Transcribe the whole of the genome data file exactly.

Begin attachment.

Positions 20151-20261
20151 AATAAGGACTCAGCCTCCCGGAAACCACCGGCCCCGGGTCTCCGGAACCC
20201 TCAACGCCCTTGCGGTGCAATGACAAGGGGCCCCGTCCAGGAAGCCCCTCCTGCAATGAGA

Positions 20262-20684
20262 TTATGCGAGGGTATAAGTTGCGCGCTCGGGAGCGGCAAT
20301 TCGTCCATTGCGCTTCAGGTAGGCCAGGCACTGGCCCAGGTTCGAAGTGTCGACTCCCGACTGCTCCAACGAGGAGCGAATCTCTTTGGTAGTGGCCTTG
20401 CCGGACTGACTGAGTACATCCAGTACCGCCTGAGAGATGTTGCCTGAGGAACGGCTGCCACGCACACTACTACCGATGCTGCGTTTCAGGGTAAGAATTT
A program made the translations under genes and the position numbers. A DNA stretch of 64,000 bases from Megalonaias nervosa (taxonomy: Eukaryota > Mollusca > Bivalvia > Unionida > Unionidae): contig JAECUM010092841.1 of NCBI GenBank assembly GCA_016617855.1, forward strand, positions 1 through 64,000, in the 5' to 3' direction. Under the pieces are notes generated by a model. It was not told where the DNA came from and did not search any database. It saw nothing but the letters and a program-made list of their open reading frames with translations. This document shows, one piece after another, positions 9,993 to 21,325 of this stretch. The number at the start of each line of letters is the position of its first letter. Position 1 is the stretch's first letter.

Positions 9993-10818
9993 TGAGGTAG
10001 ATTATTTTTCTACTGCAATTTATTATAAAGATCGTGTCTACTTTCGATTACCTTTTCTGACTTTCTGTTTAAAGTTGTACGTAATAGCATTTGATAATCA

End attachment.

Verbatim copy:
Positions 20151-20261
20151 AATAAGGACTCAGCCTCCCGGAAACCACCGGCCCCGGGTCTCCGGAACCC
20201 TCAACGCCCTTGCGGTGCAATGACAAGGGGCCCCGTCCAGGAAGCCCCTCCTGCAATGAGA

Positions 20262-20684
20262 TTATGCGAGGGTATAAGTTGCGCGCTCGGGAGCGGCAAT
20301 TCGTCCATTGCGCTTCAGGTAGGCCAGGCACTGGCCCAGGTTCGAAGTGTCGACTCCCGACTGCTCCAACGAGGAGCGAATCTCTTTGGTAGTGGCCTTG
20401 CCGGACTGACTGAGTACATCCAGTACCGCCTGAGAGATGTTGCCTGAGGAACGGCTGCCACGCACACTACTACCGATGCTGCGTTTCAGGGTAAGAATTT
A program made the translations under genes and the position numbers. A DNA stretch of 64,000 bases from Megalonaias nervosa (taxonomy: Eukaryota > Mollusca > Bivalvia > Unionida > Unionidae): contig JAECUM010092841.1 of NCBI GenBank assembly GCA_016617855.1, forward strand, positions 1 through 64,000, in the 5' to 3' direction. Under the pieces are notes generated by a model. It was not told where the DNA came from and did not search any database. It saw nothing but the letters and a program-made list of their open reading frames with translations. This document shows, one piece after another, positions 9,993 to 21,325 of this stretch. The number at the start of each line of letters is the position of its first letter. Position 1 is the stretch's first letter.

Positions 9993-10818
9993 TGAGGTAG
10001 ATTATTTTTCTACTGCAATTTATTATAAAGATCGTGTCTACTTTCGATTACCTTTTCTGACTTTCTGTTTAAAGTTGTACGTAATAGCATTTGATAATCA